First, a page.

Companies taking different approaches to fracking disturbances

from Bloomberg Businessweek,

Cities and counties nationwide have passed 430 measures to control or ban fracking, the controversial technique of cracking subterranean rocks to release oil and natural gas, according to Food & Water Watch, an environmental advocacy group. If these initiatives “continue to proliferate, then companies lose access to those resources,” says David Spence, a professor of law, politics, and regulation at the University of Texas School of Law who studies fracking and drilling rules. A look at drilling operations in Texas and Colorado shows drillers taking different approaches to that threat. At a site near Dacono, Colo., Anadarko Petroleum (APC) built a wall of hay bales to hide swarms of trucks and floodlights and soften the roar of diesel engines in an attempt to be neighborly. At Dacono and other sites around the state, the company also built pipelines for water, oil, and gas to reduce the number of trucks and tanks at some locations to 50 from 400 in 2011. Thanks in part to these measures, state officials and environmental activists struck a deal in August to keep an antifracking referendum off the ballot in November while a task force studies the industry’s impact on local communities. No such compromise was reached about 800 miles away in Denton, Texas, a city of about 120,000 that sits atop the Barnett Shale, where the U.S. fracking boom began in the early 2000s. The result has been five years of public rancor over a series of projects.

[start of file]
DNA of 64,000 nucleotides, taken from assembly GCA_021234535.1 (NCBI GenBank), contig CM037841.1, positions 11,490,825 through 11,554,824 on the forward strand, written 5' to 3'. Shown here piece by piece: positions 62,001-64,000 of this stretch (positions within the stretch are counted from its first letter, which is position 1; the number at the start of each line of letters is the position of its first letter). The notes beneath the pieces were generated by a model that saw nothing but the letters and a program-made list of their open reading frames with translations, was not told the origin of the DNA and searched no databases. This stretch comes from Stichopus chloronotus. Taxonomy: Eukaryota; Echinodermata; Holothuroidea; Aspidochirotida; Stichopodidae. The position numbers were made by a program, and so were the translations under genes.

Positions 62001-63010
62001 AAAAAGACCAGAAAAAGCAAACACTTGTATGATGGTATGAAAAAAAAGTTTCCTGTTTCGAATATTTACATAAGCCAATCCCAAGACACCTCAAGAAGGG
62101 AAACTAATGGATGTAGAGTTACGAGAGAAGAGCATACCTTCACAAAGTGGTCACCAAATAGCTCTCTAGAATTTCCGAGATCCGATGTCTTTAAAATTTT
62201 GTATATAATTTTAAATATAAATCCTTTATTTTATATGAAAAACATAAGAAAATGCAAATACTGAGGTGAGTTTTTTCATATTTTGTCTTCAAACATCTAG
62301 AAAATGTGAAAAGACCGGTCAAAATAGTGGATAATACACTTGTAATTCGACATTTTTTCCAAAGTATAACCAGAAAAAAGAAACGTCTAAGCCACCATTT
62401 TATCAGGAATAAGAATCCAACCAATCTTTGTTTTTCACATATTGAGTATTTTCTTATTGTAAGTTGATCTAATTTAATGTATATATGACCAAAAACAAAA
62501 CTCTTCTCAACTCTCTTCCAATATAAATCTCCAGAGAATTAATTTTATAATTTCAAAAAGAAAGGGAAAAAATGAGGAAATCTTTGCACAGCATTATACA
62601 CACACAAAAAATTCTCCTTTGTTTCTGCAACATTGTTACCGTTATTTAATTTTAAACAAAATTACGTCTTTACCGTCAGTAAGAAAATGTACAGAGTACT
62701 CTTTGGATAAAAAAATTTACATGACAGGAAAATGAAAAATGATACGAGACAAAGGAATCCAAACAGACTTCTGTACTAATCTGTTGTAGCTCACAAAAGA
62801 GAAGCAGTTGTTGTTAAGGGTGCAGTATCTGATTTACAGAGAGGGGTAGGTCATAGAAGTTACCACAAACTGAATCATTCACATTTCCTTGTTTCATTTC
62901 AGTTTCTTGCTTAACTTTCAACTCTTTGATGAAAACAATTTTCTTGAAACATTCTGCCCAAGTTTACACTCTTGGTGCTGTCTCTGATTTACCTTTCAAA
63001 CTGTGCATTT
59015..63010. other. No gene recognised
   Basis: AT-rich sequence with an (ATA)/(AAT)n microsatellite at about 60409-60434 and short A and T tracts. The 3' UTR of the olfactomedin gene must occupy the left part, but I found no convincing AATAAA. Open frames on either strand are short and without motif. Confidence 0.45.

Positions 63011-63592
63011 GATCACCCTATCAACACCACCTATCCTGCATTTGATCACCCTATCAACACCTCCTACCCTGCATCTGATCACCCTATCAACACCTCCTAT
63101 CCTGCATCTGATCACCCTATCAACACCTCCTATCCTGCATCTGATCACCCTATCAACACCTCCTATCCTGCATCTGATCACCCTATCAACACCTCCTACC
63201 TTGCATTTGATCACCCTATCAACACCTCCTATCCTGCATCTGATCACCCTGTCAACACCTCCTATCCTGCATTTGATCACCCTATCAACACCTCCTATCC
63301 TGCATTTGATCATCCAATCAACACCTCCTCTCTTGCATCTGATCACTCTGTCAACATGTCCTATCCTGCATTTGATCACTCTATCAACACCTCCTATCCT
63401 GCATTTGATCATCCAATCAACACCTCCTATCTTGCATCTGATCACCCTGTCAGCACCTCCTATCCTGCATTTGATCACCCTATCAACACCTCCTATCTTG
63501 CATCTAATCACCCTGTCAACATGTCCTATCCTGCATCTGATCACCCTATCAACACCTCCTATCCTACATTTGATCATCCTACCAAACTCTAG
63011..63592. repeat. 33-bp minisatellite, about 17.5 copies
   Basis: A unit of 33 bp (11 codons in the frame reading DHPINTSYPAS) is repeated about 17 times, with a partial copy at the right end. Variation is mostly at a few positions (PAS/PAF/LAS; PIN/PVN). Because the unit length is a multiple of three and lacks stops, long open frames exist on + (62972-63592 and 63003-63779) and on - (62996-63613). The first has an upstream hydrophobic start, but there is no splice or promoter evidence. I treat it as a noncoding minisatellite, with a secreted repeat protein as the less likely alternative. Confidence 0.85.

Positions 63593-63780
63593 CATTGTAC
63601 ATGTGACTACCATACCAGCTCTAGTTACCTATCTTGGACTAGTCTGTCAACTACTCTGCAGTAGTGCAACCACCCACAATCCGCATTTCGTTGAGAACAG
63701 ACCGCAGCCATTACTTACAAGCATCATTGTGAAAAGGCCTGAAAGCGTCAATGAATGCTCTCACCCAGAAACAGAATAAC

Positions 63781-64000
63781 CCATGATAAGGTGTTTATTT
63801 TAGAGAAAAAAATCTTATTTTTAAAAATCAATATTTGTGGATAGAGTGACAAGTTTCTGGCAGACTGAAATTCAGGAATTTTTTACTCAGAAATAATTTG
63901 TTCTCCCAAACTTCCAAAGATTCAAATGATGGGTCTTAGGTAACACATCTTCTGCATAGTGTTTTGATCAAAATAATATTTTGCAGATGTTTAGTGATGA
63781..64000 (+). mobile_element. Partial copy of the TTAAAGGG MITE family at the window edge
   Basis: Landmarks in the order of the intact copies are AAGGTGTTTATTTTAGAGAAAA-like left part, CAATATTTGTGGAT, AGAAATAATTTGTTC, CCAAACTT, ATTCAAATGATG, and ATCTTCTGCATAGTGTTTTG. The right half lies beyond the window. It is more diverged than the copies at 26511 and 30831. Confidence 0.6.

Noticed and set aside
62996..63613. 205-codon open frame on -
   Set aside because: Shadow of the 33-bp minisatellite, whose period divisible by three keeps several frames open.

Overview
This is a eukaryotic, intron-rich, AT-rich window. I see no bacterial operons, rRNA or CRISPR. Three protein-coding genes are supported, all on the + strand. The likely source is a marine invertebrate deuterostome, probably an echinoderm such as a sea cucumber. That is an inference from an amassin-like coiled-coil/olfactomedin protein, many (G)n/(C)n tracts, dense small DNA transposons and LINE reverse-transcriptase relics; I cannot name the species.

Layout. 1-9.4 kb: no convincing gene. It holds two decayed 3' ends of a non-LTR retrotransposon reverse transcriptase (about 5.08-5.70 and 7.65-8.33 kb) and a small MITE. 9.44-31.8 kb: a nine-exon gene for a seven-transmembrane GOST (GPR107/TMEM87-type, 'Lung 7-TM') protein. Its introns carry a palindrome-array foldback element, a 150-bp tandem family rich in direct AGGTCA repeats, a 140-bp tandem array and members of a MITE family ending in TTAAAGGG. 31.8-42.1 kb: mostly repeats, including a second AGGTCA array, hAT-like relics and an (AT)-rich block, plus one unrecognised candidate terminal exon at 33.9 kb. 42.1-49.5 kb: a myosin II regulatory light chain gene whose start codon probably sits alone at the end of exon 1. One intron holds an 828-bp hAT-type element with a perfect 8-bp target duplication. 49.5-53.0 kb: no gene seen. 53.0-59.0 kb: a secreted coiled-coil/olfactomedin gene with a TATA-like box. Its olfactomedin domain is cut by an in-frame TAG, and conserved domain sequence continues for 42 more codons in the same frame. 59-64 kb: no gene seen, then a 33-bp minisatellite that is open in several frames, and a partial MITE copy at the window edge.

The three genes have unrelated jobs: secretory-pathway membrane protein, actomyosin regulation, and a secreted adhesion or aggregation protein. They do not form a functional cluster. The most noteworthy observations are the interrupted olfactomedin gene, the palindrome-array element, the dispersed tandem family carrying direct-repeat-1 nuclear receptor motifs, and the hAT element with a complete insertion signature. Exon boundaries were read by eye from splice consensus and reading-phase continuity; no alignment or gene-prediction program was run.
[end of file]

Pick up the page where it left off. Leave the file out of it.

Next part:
Industry representatives argue that the city is partly to blame for allowing developers to build residential communities in areas where drilling was already allowed. “It’s a conflict that was actually created by the administration in the city of Denton,” says Ed Ireland, executive director of the Barnett Shale Energy Education Council.

In Dacono, Anadarko’s more diplomatic approach helped avoid a similar vote.

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